• What are the business benefits of having filed a trademark (e.g., brands)?
      • Is a strong brand of importance to you? If yes, how could CIPO help you?
      • How important is protecting your trademark versus other forms of IP (patent, copyright, ID)?
      • Did you apply for any other IP type in relation to your trademark? Why?

3. Use of/Access to IP Information

  • What do you know about the information that CIPO can provide in terms of helping to make strategic decisions on selecting your trademark?
    • Probe:
      • Who does the IP research, you or your agent? Why?
  • IP Research tools—Preliminary Search. Are you using these tools to:
    • Recognize trends: do you use it to find out who your competitors are and what they are doing, and develop a comparative analysis of goods or services? Why/why not?
    • Locate partners: do you review businesses in your industry or related industries that may be identified as potential partners? Do you use the trademark records to contact them and explore possibilities of working together? Why/why not?
    • Develop branding: when developing your branding strategy, do you use IP databases to review the symbols and names that have already been registered in your industry? Why/why not?
    • If searching the trademarks Database, what are you searching for (e.g., trademarks name/design, goods and services in relation to trademark status, ownership of mark, office actions)?
    • Are you leveraging other IPOs to conduct your IP research? How so?
  • Are you familiar with the guidelines of what can or cannot be considered as a trademark?
  • Probe on knowledge of online trademark tools: Wares and Services Manual, trademarks Journal and online database.
    • If conducting the search without the help of an agent, where do you search? Why? How was this experience for you?
  • Have you ever conducted a Goods and Services Search? If so, what improvements would you like to see to differentiate your goods and services from those of your potential competitors in the marketplace, to develop your branding or to follow established industry trends/terminology? If not, why not?
  • Do you monitor other trademarks that have been approved in the trademarks Journal to assess marks that may cause confusion, damage or take unfair advantage of the reputation of your pending or registered mark?
    • Probe:
      • Are there any specific improvements that you would like to see put in place?
      • Are you familiar with the opposition process in Canada? Probe.
      • Would an inventory of applications being opposed be of value? Why? Why not?
  • Were you aware that a registration may be expunged if the mark has not been in use in Canada during the past three years and there are no special circumstances justifying the lack of use?

Annex D — Discussion Guide for Roundtables with Agents: Trademarks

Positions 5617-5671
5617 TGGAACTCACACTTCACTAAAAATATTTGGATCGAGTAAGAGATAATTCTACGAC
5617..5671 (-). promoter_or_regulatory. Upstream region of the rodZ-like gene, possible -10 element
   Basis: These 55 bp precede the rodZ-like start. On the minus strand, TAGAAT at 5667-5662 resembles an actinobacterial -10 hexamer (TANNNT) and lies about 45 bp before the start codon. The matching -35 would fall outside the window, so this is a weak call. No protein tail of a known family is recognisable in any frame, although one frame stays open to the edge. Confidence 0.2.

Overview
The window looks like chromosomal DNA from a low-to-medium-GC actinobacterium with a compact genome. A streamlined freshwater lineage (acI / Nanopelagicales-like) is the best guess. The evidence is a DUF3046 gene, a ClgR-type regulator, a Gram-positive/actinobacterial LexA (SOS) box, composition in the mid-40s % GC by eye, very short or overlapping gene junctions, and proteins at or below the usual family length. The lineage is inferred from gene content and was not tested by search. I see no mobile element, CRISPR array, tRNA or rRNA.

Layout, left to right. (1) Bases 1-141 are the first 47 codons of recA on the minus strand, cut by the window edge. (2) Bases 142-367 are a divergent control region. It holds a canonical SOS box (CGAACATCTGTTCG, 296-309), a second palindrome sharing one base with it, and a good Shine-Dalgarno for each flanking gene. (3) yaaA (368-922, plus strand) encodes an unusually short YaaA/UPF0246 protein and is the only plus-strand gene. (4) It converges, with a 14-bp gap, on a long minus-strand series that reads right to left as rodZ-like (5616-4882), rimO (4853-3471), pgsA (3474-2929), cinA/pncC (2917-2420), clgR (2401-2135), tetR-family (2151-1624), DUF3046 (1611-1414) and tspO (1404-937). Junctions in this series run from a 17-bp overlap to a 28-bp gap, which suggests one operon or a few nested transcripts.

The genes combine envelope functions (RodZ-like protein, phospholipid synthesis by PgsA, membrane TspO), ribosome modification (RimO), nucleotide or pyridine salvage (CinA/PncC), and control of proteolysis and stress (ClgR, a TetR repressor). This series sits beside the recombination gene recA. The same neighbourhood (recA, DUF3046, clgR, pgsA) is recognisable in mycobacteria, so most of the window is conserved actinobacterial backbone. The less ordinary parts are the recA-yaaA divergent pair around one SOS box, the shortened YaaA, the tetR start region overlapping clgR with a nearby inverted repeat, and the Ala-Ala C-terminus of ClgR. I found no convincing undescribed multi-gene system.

1. Agent Interactions with CIPO

  • In working with CIPO throughout the application phase, what works well? What is useful?
  • What are your challenges in working with CIPO throughout the application phase? What is difficult?
  • How would you rate the quality of service you receive from CIPO?
  • What would make CIPO service better?
    • Probe:
      • When in need of general info, how do you contact CIPO?
      • When you have a question for us, to what degree are you satisfied with our responses?
      • In terms of information we provide you, how useful is it? Is there anything else you would like to receive?
      • How does the quality of CIPO's processes and examination compare to other IPOs?
      • How could we streamline and/or clarify CIPO's administrative framework and procedures?
      • CIPO is aiming to reduce internal pendency. For example, a first action would be sent four months after filing. What are your thoughts on this?

2. Agents' Work with Clients

  • Describe the typical profile of an SME that comes to you for services (sector, size, well prepared, knowledgeable).
  • How knowledgeable are your clients when they approach you about filing?
  • What would you say is your main role in working with SMEs?
  • What is the gamut of services and advice that you offer clients?
    • Probe:
      • Do you provide advice on filing strategies to your clients?
  • On what basis do you come to a decision as to whether or not you will recommend filing? What are the determining factors?
  • When a reply to an office action takes the maximum amount of time, is this your decision or that of the client?
  • What do you see as the most important value you bring to SMEs?

Annex E — Participant Demographics

Fifty individuals participated in the March 2013 roundtable discussions. The following table displays the geographic distribution of participants.

Geographic Distribution of the March 2013 roundtable discussions
City Patents Participants Trademarks Participants
SMEs Agents SMEs Agents
Calgary 4 4 4 4
Quebec 6 2 2 2
Toronto 4 4 5 9